Hindustani vocals with the „khayal-singer”
The Indian art of singing clearly shows that Indian classical music is marked by two fundamental characteristics. It is a modal music, in which no change of tone is known i.e. it is held by a constant, unchanging keynote. It is designed vocally.
Even though it is instrumental music, one recognizes that the voice is the ideal. Even if an instrumentalist does not have a good voice or voicetraining, he should be able to softly hum the tunes he wants to express with his instrument, or at least imprivise in his mind. This will ease his improvisation. Whereas the instrumentalist has to learn the techniques of his instrument first, the singer can directly try to express his inner feelings with his voice. However a longstanding training is unavoidable, especially for the breathing techniques of gamakimprovisations (voice vibration).
An important aspect of Indian vocals is that the multitone is accompanied by hand gesticulation. This is not only fascinating for the audience but is extremely important for the artist. Thus all the notes of the 3 octaves are allocated to special points in the body. The lower octave stretches from the toes to the navel. The basic note is situated at the navel, from which all improvisations start. The middle octave stretches from the navel to the spiritual eye located above the temples. In the middle octave, the two other important notes – the quart (chest) and the quint (near the heart) are also located. The upper octave reaches from the spiritual eye to the vertex. The human body shows the basic note at four points viz. Toe, navel, spiritual eye and the vertex.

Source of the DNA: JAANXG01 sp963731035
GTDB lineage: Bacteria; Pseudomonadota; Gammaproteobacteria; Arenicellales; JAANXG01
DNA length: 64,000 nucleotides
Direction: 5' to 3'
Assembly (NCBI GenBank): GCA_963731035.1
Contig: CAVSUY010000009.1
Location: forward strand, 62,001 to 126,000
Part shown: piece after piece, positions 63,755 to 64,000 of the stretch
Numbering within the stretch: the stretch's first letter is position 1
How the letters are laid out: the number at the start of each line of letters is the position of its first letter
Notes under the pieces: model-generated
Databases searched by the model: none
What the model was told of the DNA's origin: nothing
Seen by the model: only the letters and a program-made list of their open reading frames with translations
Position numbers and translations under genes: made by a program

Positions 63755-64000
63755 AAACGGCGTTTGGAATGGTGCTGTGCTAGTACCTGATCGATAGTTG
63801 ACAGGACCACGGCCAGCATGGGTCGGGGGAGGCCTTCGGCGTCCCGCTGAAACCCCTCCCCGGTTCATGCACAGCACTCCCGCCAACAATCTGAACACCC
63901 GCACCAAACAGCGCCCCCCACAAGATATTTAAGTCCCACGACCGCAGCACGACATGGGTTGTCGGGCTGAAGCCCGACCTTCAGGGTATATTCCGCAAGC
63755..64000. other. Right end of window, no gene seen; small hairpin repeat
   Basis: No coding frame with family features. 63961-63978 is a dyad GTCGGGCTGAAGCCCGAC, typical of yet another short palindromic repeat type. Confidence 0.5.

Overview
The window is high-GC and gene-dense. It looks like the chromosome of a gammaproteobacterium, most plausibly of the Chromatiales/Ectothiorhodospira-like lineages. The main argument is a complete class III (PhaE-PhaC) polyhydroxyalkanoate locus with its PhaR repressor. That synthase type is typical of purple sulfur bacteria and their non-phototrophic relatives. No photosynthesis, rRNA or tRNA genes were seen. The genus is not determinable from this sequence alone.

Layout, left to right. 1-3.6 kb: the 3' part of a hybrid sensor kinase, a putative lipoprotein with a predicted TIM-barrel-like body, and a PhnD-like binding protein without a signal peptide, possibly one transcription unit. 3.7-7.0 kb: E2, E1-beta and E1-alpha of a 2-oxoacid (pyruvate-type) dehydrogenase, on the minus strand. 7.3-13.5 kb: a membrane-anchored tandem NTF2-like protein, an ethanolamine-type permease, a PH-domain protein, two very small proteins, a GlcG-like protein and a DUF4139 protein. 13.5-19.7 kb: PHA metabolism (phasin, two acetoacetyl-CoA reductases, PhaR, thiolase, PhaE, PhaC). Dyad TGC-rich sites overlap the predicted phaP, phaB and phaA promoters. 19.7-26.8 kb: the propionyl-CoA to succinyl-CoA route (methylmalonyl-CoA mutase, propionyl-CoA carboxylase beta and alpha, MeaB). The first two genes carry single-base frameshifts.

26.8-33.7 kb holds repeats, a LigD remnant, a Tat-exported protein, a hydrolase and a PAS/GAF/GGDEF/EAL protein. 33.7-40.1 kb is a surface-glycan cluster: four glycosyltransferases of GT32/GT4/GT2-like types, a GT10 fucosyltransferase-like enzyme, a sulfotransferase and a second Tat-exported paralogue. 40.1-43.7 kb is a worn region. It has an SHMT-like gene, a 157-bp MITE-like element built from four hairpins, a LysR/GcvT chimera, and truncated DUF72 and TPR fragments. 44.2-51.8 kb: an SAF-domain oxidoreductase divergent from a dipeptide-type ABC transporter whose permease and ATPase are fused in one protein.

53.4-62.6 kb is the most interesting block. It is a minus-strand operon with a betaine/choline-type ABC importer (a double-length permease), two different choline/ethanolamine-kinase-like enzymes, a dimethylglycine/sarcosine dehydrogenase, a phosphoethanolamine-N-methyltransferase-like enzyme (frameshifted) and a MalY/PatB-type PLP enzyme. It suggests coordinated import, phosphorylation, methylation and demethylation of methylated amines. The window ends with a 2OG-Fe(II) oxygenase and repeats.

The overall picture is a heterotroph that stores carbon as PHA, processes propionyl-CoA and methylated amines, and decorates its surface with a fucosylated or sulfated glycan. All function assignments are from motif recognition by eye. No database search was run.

If a note is played from paper, a musician will hear the note when sung or played. In improvised music, it is important that the musician already feels the note he wants to improvise on the note he is playing at the moment i.e. he has to think a few seconds ahead of what he is playing. That is why the hand gestures are so important, as with them it shows the note he is at with his voice, although mentally he may be a few notes ahead. This also explains the overtone singing, which enables the voice to hold on to the frequency of a particular note, but mentally he is ahead by one or more notes. A music, which grows out of such aspects assums an inwardly directed complementery way of thinking, as is the case with the “vocal acrobat” JYOTIKA DAYAL.
JYOTIKA DAYAL, an upcoming artist has completed her Post Diploma in the field of Hindustani Classical vocal music under the able guidance of “Pandit Amarnath” and “Smt. Shanti Sharma” at Shri Ram Bharatiya Kala Kendra in New Delhi. She was a recipient of the Senior Scholarship from Ministry of Human resource and development, Government of India from 1995-1998.
She has successfully performed at “Yuva Mahotsav”, organized by the Sahitya Kala Parishad, New Delhi in 1998. She has given several performances on various cultural accasions,also at ALL INDIA RADIO.
Since 1995 she peforms also in different countries of Europe and since 2001 she is married in Germany. Beside of her concerts,she is also willing to teach classical Indian vocals to young talented students.
Jyotika Dayal & Smt. Kishori Amonkar waehrend der Preisverleihung des "Sumitra Charat Ram Award" 2011